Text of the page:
The Blackhawks, it seems, are not a team made for the modern world.
Prior to the short-lived New 52 reboot, their previous two series were both set back in the past; Lady Blackhawk has seen more action in the modern era than Blackhawk himself has. Maybe nothing could have changed that, but the Bronze Age Blackhawk reboot gave it a good shot.
First, some history. Blackhawk debuted in the first issue of Quality’s Military Comics, a few months before Pearl Harbor. A Polish pilot, Blackhawk fights in flashback against the Nazi invasion of his country, then returns home to discover his family have been killed in a bombing raid. Instead of giving up, he recruits a team of pilots operating outside the Allied military to wage war on the Axis. By the time this issue hit the stands, they’d already become legends. This seemed like typical outlandish comics stuff when I read the story in a Bronze Age reprint; now that I know about the Flying Tigers and the U.S. pilots who enlisted with the R.A.F. it seems a lot more plausible.
Outside of Blackhawk, the team’s membership was fuzzy at first but eventually coalesced into Hendrickson (Dutch or German, depending on the era), Olaf (Swedish), Chuck (American), Stanislaus (Polish), Andre (French) and Chop-Chop, the embarrassingly bucktoothed Chinese cook who later became a marginally less embarrassing team member, then a decent character.
After Quality folded, the Blackhawks jumped to DC in 1956 and became a bland super-hero team. Their stories and adversaries (the Net, King Condor, Cat-Man — no relation to the Bat-foe) weren’t really any worse than a lot of Batman in the late 1950s but Batman has a presence they don’t. Blackhawk was also more crowded: a story that works for a Dynamic Duo becomes clunky when it involves a Magnificent Seven.
— the reboot set them working for the government as a more superheroic team, with code names including Leaper, Monsieur Machine, Golden Centurion and Dr. Hands. It would be held up for years as a textbook example of how not to shake up a series.
Despite walking all the changes back, Blackhawk went to its grave in ’68.
In 1975, the Blackhawks returned in #244 (man, I miss the days when reboots kept the old numbers) by Steve Skeates and George Evans. The team are now ethical mercenaries, charging $1 million per job; between missions, they have jobs in Blackhawk’s multinational business empire (if this had lasted more than seven issues, I presume Skeates would have explained the new status quo). In the first story we meet their U.S. government contact, their chief rival — sexy but less ethical mercenary Duchess Ramona Fatale, AKA “Patch” — and Skeates still worked in a plot around all that.
After the next two issues pitted the team against a former member who’s become a walking anti-matter stockpile, we got a two-parter by David Anthony Kraft, one of my least favorite Bronze Age writers. The story of the Blackhawks battling the ecoterrorist AI Biolord is clunky and the twists are just annoying (see the U.S. government contract rip off his mask and show who he really is!).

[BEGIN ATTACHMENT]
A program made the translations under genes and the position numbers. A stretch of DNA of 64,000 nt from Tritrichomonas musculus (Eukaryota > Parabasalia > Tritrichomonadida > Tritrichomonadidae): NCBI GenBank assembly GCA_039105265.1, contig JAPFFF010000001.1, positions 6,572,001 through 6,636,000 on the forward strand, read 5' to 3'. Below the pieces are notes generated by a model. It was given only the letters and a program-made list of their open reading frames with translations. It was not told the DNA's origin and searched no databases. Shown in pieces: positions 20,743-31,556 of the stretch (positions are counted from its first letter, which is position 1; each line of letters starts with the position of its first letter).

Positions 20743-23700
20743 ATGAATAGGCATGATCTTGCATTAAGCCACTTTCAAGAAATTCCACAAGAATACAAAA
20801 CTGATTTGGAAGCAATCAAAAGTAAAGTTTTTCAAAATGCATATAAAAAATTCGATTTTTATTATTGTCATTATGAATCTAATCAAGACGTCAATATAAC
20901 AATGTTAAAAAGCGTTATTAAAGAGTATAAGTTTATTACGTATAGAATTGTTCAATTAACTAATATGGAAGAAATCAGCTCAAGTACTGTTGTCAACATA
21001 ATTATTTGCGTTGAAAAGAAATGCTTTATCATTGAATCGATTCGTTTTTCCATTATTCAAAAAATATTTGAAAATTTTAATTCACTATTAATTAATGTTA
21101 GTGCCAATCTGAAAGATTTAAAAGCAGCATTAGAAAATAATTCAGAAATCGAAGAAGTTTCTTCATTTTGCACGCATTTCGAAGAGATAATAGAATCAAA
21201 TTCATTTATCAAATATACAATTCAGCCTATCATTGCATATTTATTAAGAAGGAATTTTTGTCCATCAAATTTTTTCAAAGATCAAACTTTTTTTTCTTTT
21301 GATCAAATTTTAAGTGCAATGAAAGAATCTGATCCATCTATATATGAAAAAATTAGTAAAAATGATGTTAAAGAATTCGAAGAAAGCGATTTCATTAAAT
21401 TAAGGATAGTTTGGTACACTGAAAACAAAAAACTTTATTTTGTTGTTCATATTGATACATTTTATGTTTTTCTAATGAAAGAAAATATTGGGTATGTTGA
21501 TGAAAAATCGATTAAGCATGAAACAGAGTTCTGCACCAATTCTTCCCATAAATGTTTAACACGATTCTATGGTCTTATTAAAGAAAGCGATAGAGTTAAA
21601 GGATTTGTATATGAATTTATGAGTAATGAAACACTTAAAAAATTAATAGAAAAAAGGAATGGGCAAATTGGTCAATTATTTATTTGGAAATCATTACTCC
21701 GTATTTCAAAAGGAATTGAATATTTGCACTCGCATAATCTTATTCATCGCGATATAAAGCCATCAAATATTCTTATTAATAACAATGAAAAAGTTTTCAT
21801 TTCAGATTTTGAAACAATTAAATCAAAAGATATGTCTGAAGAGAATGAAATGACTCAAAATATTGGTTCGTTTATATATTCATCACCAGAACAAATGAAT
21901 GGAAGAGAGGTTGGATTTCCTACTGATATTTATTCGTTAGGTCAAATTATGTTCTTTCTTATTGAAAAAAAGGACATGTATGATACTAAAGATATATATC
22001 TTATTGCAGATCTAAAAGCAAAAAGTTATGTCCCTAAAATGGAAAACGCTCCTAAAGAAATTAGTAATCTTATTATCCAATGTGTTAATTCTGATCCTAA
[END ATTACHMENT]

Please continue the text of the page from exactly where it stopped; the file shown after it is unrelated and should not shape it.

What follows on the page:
Skeates returned the following issue for the beginning of a (probably) multi-issue plotline pitting the Blackhawks against a Hydra-style crime cartel. Despite the uninspired monicker The Empire of Death, it’s a good yarn. We see Patch again, witness the return of Silver Age archfoe Killer Shark and also the resurrection of the War Wheel, one of comics’ coolest evil vehicles (seen below in its 1952 debut). We also have seeding for future issues: Hendrickson gets sidelined with a heart attack but we meet his estranged daughter, who would have replaced him on the team.
That all took place over a couple of action-packed issues, which was all the time the series had left. #250 ends on a cliffhanger — Chuck apparently dead stopping the War Wheel — but the text page assured us the Empire of Death had been utterly defeated (you wouldn’t know it from the story). Not only that but Chuck really died in that battle; coupled with Hendrickson’s heart attack and Chopper’s critical injuries, Blackhawk decided the time had come to disband the team.
Of course I rolled my eyes at this. I knew nobody died forever and no team broke up forever — but when I reread the issues a few years back, I realized it was true. The Blackhawks never appeared in the present again; their next pre-Crisis series was set back in WW II. So presumably everything in that text page was spot-on. The Blackhawks were over, some of them dead or disabled.
I’m far from a major Blackhawks fan, but that makes me remarkably sad.
#SFWApro. Art top to bottom by Will Eisner, Dick Dillin, Dillin again, Joe Kubert, Reed Crandall and Rich Buckler.